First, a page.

A Hand-Picked Zipper is Worth the Effort
by Susan Khalje
an excerpt from Sew Stylish
A hand-picked, or hand-sewn, zipper is sturdy and easy to master. It doesn't distort or pucker, is great for heavily embellished or delicate fabrics, and— best of all— calls attention to your handiwork.
|1. Stabilize the zipper area with a strip of silk organza, chiffon crepe de chine or non-stretch, fusible interfacing. This prevents distorting and rippling over time. Gently tack in place along the foldline.|
|2. Pin the closed zipper in place from the garment's right side. Starting at the zipper's upper right-hand side, center the folded edge of the fabric over the zipper pull and teeth. Lower the tape at the top to accommodate the pull; it will look right if you keep the stitches at an even distance from the fabric's folded edge.|
|3. Sew with a doubled thread. Starting at the top of the tape, stitch the zipper (unzipped) with a prickstitch on the fabric's right side. A prickstitch is a variation on the backstitch where you backtrack only slightly. The goal is to just barely see a bead of thread at each stitch. Stitches spaced 3D 8 inch apart and from the zipper's opening work well.|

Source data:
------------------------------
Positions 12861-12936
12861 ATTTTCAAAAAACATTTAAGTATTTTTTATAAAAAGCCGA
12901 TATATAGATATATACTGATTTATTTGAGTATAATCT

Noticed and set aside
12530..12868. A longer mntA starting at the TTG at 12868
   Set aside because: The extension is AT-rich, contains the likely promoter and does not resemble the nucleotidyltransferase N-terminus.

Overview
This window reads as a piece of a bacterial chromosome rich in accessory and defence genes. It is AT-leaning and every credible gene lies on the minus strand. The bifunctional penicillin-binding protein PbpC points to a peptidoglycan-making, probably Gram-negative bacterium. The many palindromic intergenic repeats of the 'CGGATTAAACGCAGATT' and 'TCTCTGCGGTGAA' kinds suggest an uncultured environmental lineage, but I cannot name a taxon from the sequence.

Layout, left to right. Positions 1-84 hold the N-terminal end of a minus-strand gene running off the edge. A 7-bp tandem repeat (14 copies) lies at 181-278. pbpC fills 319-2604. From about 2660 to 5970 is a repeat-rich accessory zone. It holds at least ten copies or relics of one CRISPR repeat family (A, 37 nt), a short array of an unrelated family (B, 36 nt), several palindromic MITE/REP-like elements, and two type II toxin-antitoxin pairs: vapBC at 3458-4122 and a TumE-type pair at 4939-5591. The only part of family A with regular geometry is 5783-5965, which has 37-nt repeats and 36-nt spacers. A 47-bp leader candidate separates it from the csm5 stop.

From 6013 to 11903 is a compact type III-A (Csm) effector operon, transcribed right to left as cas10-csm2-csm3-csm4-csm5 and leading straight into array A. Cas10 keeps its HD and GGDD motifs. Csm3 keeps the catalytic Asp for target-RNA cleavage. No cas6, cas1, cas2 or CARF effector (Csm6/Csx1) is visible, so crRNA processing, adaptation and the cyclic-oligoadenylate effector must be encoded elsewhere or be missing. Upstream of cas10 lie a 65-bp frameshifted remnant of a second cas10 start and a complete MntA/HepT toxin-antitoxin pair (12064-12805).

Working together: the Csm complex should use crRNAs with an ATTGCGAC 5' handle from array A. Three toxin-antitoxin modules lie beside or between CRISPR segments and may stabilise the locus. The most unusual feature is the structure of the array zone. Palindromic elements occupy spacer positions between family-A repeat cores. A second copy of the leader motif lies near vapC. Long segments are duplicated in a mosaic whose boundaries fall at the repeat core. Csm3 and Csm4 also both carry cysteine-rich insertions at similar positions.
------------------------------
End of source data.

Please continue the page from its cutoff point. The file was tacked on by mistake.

|4. Make a stitch just below the open seam of the zipper and tie a knot; stitching across the zipper's base is unnecessary and only invites puckers. Next, stitch the zipper's other side. Start at the bottom left of the zipper and sew to the top. It's common to find a slight mismatch of the two zipper tape sides at the top edges, but it's easy to mask with the waistband or facing. If the mismatch is more than slight (if the fabric is distorted), take out your stitches and restitch.|
|5. Add the final touch. It's easy to incorporate pearls, beads, or sequins onto your zipper placket. Pick up one or two beads with each stitch as you install the zipper, or go over the original hand-picked stitches once it's in place. Take one or two extra stitches to secure each bead.|
More about Sew Stylish
This article has been excerpted from Sew Stylish, the first special publication from Threads. You'll learn sewing secrets, improve your sewing confidence, and create the latest styles.
Susan Khalje is a contributing editor to Threads.
Photos: Scott Phillips
Posted on Jan 5th, 2009 in garment construction, tools & supplies, embellishments, notions